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Tyrrell v. Cotton

United States District Court, D. Nebraska

October 23, 2019

GREGORY TYRRELL, Plaintiff,
v.
ROSALYN COTTON, et al., Defendants.

          MEMORANDUM AND ORDER

          RICHARD G. KOPF SENIOR UNITED STATES DISTRICT JUDGE

         Plaintiff, Gregory Tyrrell, an inmate at the Omaha Correctional Center in Omaha, Nebraska, filed his Complaint (Filing 1) on September 5, 2019, and paid the required filing fee on October 7, 2019. The court now conducts an initial review of Plaintiff's Complaint to determine whether summary dismissal is appropriate under 28 U.S.C. § 1915A.

         I. SUMMARY OF COMPLAINT

         Defendants are members of the Nebraska Parole Board, who are sued in their individual and official capacities. Plaintiff claims Defendants violated his rights under the First and Fourteenth Amendments when they revoked his parole in December 2018 for (1) violation of the special conditions of parole by engaging in electronic communications and (2) violation of the financial conditions of parole by failing to pay programming fees as assessed. Plaintiff seeks to recover monetary damages from Defendants and requests that they be enjoined from considering these violations, as well as any undisclosed information, at any future parole review hearing. Plaintiff also filed a motion for a temporary restraining order and preliminary injunction on October 15, 2019 (Filing 12), requesting that Defendants be restrained and enjoined from delaying his parole review hearing, which allegedly is scheduled for December 2019.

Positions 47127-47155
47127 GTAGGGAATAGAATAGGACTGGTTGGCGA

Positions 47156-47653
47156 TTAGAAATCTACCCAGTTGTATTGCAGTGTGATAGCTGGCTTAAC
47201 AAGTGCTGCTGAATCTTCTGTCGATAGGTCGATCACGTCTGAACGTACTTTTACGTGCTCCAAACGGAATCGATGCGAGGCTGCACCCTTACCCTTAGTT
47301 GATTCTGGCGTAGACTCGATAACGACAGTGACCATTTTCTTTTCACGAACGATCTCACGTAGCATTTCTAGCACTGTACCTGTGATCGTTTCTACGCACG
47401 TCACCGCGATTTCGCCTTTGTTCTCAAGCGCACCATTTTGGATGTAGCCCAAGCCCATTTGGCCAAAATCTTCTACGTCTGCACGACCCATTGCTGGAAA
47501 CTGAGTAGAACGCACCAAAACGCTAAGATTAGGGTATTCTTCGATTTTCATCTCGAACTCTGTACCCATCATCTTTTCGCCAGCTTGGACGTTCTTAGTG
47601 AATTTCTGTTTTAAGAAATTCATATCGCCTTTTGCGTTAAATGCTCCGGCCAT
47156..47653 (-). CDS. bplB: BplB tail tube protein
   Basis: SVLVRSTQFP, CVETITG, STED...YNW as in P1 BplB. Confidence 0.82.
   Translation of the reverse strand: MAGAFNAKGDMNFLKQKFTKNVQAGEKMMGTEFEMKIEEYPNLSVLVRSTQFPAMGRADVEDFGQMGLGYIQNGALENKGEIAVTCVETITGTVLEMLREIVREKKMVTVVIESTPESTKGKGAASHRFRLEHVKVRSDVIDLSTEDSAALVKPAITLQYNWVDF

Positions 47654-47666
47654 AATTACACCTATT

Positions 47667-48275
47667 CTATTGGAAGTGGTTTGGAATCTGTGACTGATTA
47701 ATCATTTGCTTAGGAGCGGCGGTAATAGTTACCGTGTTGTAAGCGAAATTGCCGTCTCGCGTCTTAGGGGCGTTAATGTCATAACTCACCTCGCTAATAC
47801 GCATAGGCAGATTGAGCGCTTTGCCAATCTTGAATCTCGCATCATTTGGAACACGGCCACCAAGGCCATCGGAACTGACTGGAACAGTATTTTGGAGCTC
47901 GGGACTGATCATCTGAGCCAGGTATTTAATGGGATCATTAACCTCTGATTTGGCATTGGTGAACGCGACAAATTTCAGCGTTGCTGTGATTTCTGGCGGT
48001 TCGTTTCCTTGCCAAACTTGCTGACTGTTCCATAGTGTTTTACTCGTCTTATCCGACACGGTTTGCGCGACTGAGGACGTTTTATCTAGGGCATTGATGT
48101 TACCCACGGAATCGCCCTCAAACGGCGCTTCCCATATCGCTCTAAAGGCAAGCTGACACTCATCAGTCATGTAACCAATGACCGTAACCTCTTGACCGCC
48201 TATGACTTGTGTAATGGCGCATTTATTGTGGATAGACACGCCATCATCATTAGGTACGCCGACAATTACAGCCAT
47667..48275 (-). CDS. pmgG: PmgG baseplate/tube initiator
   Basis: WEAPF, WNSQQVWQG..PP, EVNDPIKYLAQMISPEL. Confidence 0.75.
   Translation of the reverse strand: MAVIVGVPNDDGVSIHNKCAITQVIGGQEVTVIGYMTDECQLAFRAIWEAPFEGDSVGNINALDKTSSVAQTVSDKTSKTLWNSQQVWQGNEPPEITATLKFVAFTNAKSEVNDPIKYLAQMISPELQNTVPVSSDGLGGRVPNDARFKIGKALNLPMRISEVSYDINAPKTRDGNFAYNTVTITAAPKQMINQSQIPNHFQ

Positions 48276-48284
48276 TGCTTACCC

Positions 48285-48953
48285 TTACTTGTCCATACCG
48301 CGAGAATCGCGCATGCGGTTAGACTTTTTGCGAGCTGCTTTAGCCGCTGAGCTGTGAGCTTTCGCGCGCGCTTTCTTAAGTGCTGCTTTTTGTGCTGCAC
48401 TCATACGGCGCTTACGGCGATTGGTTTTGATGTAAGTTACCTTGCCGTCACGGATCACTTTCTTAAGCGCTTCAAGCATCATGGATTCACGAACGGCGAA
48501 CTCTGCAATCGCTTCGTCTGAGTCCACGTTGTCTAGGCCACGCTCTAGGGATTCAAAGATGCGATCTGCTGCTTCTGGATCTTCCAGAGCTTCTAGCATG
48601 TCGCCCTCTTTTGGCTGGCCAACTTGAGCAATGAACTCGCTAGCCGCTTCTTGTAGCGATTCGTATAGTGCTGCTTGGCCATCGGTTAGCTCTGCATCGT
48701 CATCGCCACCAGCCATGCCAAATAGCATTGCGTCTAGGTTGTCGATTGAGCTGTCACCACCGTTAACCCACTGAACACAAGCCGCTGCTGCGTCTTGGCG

II. LEGAL STANDARDS ON INITIAL REVIEW

         The court is required to “review, before docketing, if feasible or, in any event, as soon as practicable after docketing, a complaint in a civil action in which a prisoner seeks redress from a governmental entity or officer or employee of a governmental entity.” 28 U.S.C. § 1915A(a). On such initial review, the court must dismiss the complaint if it: “(1) is frivolous, malicious, or fails to state a claim upon which relief may be granted; or (2) seeks monetary relief from a defendant who is immune from such relief.” 28 U.S.C.A. § 1915A(b).

         Pro se plaintiffs must set forth enough factual allegations to “nudge[] their claims across the line from conceivable to plausible, ” or “their complaint must be dismissed.” Bell Atlantic Corp. v. Twombly, 550 U.S. 544, 569-70 (2007); see also Ashcroft v. Iqbal, 556 U.S. 662, 678 (2009) (“A claim has facial plausibility when the plaintiff pleads factual content that allows the court to draw the reasonable inference that the defendant is liable for the misconduct alleged.”).

         “The essential function of a complaint under the Federal Rules of Civil Procedure is to give the opposing party ‘fair notice of the nature and basis or grounds for a claim, and a general indication of the type of litigation involved.'” Topchian v. JPMorgan Chase Bank, N.A., 760 F.3d 843, 848 (8th Cir. 2014) (quoting Hopkins v. Saunders, 199 F.3d 968, 973 (8th Cir. 1999)). However, “[a] pro se complaint must be liberally construed, and pro se litigants are held to a lesser pleading standard than other parties.” Id., at 849 (internal quotation marks and citations omitted).

         III. DISCUSSION OF CLAIMS

         Liberally construing Plaintiff's Complaint, this is a civil rights action brought pursuant to 42 U.S.C. § 1983. To state a claim under § 1983, a plaintiff must allege a violation of rights protected by the United States Constitution or created by federal statute and also must show that the alleged deprivation was caused by conduct of a person acting under color of state law. West v. Atkins, 487 U.S. 42, 48 (1988).